In this article the author responds to the mini-symposium on his work provided by Kathryn Gines and Shannon Sullivan, both of whom focus on the issue of intersectionality. Gines's article looks at the treatment of race and gender in one of the chapters in Mills's book with Carole Pateman, Contract and Domination (2007). Her major criticism centers on what she sees as Mills's failure to recognize nonwhite men's patriarchal domination of nonwhite women. However, the present article claims that this criticism is simply a misreading of what Mills says in the chapter. Sullivan's article reviews the various stages in Mills's career path, with special attention to race and class. Her major criticism is that while nominally conceding intersectionality, Mills still holds on to the assumption that different variables (class, race, gender …) can be discretely singled out. In reply, this article argues that a recognition of intersectionality need not commit one to rejecting claims about the possible differential causal and explanatory significance of the intersecting variables.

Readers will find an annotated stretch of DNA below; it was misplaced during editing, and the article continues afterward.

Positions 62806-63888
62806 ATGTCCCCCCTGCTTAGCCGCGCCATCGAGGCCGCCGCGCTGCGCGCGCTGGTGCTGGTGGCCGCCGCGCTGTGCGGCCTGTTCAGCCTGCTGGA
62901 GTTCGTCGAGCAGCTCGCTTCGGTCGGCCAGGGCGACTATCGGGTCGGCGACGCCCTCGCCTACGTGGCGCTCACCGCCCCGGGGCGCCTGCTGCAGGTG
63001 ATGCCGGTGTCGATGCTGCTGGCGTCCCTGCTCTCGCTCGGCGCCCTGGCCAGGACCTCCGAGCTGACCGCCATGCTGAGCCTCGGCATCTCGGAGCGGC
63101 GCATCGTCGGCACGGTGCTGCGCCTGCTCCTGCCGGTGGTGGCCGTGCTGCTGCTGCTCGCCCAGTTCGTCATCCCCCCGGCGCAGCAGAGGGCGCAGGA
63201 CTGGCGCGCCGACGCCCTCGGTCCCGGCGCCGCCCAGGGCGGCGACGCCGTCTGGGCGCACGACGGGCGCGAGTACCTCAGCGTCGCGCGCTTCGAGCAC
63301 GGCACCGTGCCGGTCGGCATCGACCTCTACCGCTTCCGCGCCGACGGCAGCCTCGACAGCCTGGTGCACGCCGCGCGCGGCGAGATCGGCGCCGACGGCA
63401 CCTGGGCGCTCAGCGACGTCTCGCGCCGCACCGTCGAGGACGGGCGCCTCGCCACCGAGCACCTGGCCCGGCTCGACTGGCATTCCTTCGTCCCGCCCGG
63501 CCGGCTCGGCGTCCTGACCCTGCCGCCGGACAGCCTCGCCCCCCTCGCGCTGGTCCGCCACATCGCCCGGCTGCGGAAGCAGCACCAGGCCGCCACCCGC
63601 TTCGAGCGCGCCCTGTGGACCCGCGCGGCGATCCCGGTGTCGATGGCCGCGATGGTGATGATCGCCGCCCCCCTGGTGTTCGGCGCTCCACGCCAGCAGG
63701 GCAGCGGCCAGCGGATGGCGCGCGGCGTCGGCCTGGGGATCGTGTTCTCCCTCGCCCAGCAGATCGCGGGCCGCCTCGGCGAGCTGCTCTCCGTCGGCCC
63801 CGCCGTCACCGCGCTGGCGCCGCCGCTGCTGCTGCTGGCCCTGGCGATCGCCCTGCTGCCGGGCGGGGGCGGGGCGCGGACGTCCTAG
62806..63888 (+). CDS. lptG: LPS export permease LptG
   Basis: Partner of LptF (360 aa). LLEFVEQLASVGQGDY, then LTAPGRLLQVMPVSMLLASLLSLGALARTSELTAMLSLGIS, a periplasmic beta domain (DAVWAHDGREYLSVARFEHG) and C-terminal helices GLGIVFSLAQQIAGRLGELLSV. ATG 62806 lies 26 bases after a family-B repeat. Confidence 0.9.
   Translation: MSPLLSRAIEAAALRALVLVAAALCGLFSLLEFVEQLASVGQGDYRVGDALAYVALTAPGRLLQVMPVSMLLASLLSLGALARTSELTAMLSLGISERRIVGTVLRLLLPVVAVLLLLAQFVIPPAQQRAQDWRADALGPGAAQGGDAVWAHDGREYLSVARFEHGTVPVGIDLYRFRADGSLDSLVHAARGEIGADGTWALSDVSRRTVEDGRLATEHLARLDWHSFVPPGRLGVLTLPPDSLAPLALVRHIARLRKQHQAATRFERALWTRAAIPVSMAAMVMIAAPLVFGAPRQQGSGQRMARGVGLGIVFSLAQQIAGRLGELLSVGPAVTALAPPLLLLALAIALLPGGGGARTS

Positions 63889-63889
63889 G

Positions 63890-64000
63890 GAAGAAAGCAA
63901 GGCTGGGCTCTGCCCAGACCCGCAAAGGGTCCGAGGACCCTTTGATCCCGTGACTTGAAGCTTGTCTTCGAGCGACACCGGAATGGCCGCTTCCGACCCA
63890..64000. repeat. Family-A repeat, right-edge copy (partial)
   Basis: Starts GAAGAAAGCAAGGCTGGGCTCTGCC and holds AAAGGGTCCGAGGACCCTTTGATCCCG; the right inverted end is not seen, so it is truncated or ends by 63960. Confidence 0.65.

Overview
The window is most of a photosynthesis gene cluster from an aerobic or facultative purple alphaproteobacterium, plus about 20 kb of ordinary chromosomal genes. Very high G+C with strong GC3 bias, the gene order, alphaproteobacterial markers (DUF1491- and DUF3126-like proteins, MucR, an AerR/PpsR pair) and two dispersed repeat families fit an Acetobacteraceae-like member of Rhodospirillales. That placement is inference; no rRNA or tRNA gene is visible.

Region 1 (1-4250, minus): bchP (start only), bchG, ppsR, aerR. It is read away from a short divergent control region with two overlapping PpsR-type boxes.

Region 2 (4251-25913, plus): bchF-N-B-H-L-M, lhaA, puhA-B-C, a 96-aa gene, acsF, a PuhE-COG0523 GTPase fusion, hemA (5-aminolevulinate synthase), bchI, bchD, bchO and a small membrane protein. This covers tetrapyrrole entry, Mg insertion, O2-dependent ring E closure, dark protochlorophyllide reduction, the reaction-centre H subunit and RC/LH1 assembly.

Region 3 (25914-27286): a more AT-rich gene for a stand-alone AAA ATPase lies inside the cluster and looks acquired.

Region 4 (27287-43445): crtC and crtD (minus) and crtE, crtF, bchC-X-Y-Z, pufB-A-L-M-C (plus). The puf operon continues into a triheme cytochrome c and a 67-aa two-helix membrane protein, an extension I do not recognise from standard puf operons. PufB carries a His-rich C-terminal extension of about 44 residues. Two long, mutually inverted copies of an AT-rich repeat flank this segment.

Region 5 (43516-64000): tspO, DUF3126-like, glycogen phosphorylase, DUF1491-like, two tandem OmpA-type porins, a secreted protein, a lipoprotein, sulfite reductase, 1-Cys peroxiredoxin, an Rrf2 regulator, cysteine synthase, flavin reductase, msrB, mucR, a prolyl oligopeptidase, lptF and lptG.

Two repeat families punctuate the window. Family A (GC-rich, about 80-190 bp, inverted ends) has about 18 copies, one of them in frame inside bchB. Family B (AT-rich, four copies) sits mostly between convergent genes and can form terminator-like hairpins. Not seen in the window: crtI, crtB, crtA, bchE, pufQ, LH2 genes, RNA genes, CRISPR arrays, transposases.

Critical Philosophy of Race publishes peer-reviewed journal articles that explore the philosophical dimensions of race, racism, and other race-related phenomena. The journal aims to provide a pluralistic forum for scholarly work in Critical Philosophy of Race from a broad range of perspectives. This commitment to pluralism and breadth means that the journal encourages the use of a wide variety of methods and tools to study race, racism and racialization. Accordingly, we welcome submissions from any philosophical orientation, without bias against or preference for any particular metaphilosophical orientation. We encourage research that examines the intersections of race with, for example, ethnicity, class, gender and sexuality, as well as work that draws on or emerges from other academic disciplines provided that the work bears on philosophical questions. Critical Philosophy of Race consists in the philosophical examination of issues raised by the concept of race, the practices and mechanisms of racialization, and the persistence of various forms of racism across the world. Critical Philosophy of Race is a critical enterprise in three respects: it opposes racism in all its forms; it rejects the pseudosciences of old-fashioned biological racialism; and it denies that anti-racism and anti-racialism summarily eliminate race as a meaningful category of analysis. Critical Philosophy of Race is a philosophical enterprise because of its engagement with traditional philosophical questions and in its readiness to engage critically some of the traditional answers Critical Philosophy of Race intersects with a number of already vibrant areas within philosophy including history of philosophy, epistemology, ethics, social and political philosophy. However, the practice of Critical Philosophy of Race is interdisciplinary insofar as it draws heavily on a number of other disciplines: Legal Studies, History, Anthropology, Sociology, Comparative Literature, African-American Studies, Latino/a and Hispanic Studies, etc. We expect that a significant part of the readership would be from these areas and for this reason the editorial board includes representatives not only from philosophy but also from other disciplines. The journal will publish two issues per year (Spring and Fall) and will include peer reviewed articles, book reviews, and occasional critical commentaries.
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